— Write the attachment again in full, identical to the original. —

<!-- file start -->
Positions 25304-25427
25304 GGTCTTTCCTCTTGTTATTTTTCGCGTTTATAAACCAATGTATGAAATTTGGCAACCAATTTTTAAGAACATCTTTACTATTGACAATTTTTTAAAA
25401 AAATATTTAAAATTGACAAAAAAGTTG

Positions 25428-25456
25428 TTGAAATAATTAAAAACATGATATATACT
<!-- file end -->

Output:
Positions 25304-25427
25304 GGTCTTTCCTCTTGTTATTTTTCGCGTTTATAAACCAATGTATGAAATTTGGCAACCAATTTTTAAGAACATCTTTACTATTGACAATTTTTTAAAA
25401 AAATATTTAAAATTGACAAAAAAGTTG

Positions 25428-25456
25428 TTGAAATAATTAAAAACATGATATATACT